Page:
Encouraging denser development around transit systems is of course axiomatic in modern transit and land-use planning. But what is fascinating about North York is that the visual density around the station is much higher than some closer to the center city (Summerhill or Rosedale, for instance) and that there’s an extremely sharp delineation between the tall condo development and single-family homes. A five-minute walk away from Yonge will bring you to classic postwar inner-ring single-family homes and lawns. It’s a little jarring.

Queen St West

Walking a very long patio
Transit wasn’t actually my main way around the city: I actually ended up using walking as my primary method of transportation, and as an attraction in itself — I spent most of my Friday walking down Queen Street West from downtown Toronto to Roncesvalles, circling north on Roncesvalles and walking back downtown on Dundas.

Queen Street West is one of my favorite urban streets. Many of the shops on that street don’t even really appeal to me, and I’ve never been much of an fine art/gallery kind of guy, which comprises a large portion of the street. (The one thing I did do was poke my head into several bookstores, of which Toronto seems to still be amply supplied — at least for now). But the storefronts on Queen Street, for the most part, come up to the street and are continuously built-up; there are very few surface parking lots, cars can be parked all the way along the street and there’s of course a streetcar line running down the entire length.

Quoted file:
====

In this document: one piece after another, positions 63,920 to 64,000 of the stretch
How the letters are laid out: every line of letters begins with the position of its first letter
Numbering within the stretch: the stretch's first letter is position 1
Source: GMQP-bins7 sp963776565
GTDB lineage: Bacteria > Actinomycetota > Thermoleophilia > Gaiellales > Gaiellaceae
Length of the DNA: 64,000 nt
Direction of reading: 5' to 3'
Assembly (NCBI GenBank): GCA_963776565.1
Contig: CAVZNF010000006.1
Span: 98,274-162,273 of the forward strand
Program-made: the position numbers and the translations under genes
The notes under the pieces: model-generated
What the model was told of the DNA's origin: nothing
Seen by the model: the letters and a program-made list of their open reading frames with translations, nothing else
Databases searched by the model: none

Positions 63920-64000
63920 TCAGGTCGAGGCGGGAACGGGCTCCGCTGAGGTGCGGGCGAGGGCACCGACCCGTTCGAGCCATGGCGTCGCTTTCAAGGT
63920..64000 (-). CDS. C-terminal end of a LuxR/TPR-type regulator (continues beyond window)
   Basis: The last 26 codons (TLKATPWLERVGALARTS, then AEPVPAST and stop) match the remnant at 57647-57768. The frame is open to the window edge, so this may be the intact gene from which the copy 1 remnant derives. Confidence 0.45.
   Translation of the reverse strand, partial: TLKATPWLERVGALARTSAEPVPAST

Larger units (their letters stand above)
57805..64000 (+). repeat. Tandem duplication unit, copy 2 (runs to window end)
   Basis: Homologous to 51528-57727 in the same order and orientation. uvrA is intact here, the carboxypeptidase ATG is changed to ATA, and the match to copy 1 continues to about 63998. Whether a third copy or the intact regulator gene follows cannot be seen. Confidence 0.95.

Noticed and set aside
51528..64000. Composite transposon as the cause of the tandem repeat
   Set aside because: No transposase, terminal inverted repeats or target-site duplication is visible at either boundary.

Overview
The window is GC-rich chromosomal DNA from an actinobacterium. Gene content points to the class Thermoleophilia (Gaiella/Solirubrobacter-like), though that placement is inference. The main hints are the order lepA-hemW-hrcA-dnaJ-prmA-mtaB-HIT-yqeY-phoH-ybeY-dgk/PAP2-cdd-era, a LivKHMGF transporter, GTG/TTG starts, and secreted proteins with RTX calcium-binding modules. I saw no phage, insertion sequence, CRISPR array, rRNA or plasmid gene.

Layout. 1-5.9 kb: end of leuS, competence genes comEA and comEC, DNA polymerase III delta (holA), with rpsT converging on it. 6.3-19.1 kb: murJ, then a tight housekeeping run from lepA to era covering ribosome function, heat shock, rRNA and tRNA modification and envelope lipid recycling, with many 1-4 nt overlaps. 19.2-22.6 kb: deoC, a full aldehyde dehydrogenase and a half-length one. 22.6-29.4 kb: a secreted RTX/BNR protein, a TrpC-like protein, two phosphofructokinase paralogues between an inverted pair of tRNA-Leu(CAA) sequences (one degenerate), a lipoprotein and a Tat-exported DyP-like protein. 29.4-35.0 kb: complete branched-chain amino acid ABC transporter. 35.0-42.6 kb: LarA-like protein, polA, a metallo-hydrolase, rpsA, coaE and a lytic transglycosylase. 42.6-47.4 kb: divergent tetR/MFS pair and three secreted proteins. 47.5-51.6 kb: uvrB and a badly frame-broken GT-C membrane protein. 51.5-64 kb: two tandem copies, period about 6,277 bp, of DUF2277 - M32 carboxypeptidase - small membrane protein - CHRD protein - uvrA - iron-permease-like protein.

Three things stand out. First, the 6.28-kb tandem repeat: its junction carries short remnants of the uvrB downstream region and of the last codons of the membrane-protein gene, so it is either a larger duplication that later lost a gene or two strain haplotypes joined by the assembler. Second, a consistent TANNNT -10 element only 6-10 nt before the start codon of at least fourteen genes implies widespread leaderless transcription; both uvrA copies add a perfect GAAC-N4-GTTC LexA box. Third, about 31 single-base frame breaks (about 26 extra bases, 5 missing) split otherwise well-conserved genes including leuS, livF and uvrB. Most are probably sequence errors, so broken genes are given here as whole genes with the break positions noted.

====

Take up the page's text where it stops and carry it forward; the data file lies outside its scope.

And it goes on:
Queen Street compares favorably to the other large public space I saw in Toronto, Yonge-Dundas Square. That was filled with lots of people à la Times Square in Manhattan, but seemed to be largely a glitzy crossroads of people trying to get from one place to another. Queen Street’s also obviously filled with people trying to get from one place to another, but it seems more of an organic public realm — people lingered and chatted, they strolled, they popped in and out of stores. In many ways, as I read in American Urban Form, the street is the North American public space par excellence, and so it seems appropriate that Queen Street was one of the best public spaces — “patios,” if you will — that I encountered on my trip.

Next week: Toronto’s landscape, both industrial and natural

Written by Andrew ACG

September 20, 2012 at 8:00 am

Posted in Uncategorized